Flatliners – Anderson Fair (Houston, TX)
Chuck and Ruth Maynard flew in from Milwaukee for the Flatliners debut; fortunately they arrived early, as the show sold out twenty minutes after the doors opened. Maynard had met Flatliner Vince Bell at one of Bell’s lectures on coping with and recovering from brain damage. Bell, who struggled through a decade of rehabilitation after suffering severe head injuries in a 1982 auto accident on the way home from a gig, wrote One Man’s Music about his ordeal and now uses the book as the basis of lectures to groups all over the country. “Vince’s insight helped me so much in my recovery”, Maynard said. “He’s a guide who’s been over the trail. I play a little guitar and after the lecture we got together and picked a little and I got to know him some. So we came down to support him in this.”
Such good vibes were abundant inside this storied venue where Lyle Lovett, Nanci Griffith and a raft of Texas singer-songwriters cut their teeth. After the show, Bell stood in the lobby renewing old Houston acquaintances and exchanging witticisms. His fellow Flatliners, the legendary Steve Fromholz (who suffered a stroke last year) and the reclusive Eric Taylor (who recently had a heart attack), arrived during the opening act, and the three compadres retired to the famous backstage room, but only after Fromholz walked behind the bar, studied the beer cooler and helped himself to a Dos Equis Brown.
Entirely spontaneous, the show turned out to be both magical and whimsical. While none of these men have achieved the commercial success of Lovett or Griffith, their credentials are impeccable. They were mainstays of the scene that revolved around Anderson Fair when Lovett was earning his spurs, and he acknowledged his debt by covering their work on his 1998 album Step Inside This House.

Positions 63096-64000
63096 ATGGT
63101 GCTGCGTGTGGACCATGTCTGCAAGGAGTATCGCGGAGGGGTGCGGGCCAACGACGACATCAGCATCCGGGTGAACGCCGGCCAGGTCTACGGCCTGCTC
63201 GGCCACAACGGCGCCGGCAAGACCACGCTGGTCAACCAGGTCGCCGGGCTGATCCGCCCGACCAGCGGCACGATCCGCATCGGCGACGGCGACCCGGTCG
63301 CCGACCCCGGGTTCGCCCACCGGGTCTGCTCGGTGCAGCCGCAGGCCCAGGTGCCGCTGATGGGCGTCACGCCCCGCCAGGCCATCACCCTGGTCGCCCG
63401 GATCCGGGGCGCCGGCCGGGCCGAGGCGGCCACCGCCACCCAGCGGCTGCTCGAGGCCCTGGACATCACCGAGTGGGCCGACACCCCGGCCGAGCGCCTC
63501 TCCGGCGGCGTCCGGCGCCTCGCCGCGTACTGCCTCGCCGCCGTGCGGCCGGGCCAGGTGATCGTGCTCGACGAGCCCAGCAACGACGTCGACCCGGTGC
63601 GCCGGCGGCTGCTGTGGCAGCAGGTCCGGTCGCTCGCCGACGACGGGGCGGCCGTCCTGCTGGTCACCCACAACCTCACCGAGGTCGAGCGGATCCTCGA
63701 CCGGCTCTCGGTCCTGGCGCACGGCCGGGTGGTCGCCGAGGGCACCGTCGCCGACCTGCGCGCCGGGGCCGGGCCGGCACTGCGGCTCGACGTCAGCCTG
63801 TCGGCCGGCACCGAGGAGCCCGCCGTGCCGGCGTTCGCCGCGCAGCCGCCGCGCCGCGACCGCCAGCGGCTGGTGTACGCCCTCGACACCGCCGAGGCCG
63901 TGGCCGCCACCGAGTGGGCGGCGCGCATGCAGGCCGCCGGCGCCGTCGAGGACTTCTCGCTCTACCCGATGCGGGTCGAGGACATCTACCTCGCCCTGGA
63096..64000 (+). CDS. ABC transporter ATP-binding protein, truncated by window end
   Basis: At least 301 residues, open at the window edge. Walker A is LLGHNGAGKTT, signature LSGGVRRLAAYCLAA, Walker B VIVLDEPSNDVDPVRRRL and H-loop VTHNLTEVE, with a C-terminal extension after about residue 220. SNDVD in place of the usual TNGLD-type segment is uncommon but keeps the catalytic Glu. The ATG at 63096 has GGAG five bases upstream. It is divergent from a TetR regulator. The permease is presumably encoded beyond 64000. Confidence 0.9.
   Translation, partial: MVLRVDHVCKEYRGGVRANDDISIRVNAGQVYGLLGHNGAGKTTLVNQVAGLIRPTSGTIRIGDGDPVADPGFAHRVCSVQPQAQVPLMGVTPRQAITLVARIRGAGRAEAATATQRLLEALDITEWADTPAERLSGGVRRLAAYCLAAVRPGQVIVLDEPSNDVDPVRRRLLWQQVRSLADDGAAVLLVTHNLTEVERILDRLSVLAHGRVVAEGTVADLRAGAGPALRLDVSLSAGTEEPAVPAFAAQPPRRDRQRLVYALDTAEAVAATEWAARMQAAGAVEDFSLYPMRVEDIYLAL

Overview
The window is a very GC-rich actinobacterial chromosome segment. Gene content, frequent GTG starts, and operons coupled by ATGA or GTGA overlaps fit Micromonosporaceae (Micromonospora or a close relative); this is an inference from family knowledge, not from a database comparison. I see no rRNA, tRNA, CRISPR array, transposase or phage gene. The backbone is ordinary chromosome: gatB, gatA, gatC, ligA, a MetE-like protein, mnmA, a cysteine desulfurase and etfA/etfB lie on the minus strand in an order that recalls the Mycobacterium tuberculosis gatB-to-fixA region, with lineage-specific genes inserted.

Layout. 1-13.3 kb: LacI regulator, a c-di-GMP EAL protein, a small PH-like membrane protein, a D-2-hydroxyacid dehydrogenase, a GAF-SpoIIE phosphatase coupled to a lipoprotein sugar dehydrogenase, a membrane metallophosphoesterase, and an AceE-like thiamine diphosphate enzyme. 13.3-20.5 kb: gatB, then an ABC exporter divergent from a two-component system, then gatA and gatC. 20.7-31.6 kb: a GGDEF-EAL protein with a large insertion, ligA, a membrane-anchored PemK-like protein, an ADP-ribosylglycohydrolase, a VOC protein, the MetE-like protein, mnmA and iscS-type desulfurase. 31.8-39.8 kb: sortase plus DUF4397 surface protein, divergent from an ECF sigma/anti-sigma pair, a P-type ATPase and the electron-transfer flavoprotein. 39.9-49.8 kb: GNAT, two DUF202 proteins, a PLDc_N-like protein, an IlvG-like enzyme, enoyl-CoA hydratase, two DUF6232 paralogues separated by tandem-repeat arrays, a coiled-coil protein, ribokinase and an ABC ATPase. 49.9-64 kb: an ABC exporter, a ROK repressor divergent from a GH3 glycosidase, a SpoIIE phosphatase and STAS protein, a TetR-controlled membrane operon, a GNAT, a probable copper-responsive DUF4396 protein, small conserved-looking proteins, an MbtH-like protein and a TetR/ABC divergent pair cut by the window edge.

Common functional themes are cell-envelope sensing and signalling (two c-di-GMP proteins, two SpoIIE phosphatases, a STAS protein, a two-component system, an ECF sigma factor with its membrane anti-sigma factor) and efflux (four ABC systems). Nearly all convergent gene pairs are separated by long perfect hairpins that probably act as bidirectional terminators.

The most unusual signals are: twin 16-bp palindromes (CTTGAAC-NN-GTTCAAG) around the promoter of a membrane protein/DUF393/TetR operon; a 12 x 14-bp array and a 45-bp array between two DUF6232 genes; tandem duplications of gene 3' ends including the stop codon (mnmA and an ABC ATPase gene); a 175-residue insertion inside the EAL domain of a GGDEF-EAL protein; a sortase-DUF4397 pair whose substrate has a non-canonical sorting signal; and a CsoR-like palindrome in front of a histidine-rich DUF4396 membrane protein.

On this night, with wine, beer and old memories flowing, the trio recalled their fallen comrade-in-song Townes Van Zandt. With his commanding presence, Fromholz poured out “No Lonesome Tune” like a Beat poet lost in Old Testament fire and brimstone; Taylor gave blistering Texas blues treatments to “Where I Lead Me” and “Brand New Companion”. At one point, the ever-cheeky Fromholz turned to Bell and, entirely deadpan, asked if he knew the words to Townes’ “White Flatliner”. The knowledgeable crowd roared with laughter.
There was much jovial cussing, and the jokes came nonstop. While the stream-of-consciousness repartee broke any flow the performance might otherwise have had, in their turn each of these old warhorses pulled on his game face and nailed it. Bell’s “100 Miles From Mexico” and “The Fair”, his homage to Anderson Fair and a memoir of Houston’s Montrose district in the ’70s, were delivered with his trademark sincerity and earnestness. Fromholz blustered through on the power of his personality, his unimpeachable stature, and his finely tuned Zen sense of the absurdity of it all.
Taylor, despite having to interrupt the proceedings briefly to take the heart pill he’d forgotten at dinner, proved to be at the peak of his considerable powers. Like Van Zandt, Taylor leans heavily toward the acoustic blues greats in his guitar technique, while his singing and lyrics suggest what Tom Waits or Leonard Cohen might do if their artistic roots were planted in south Texas.
The plaintive, heart-tugging final lines from Taylor’s “Manhattan Mandolin Blues” — “can’t make no money playin’ this mandolin” — served as the perfect sentiment to summarize the hard-traveling troubadour life these three survivors chose, and lived.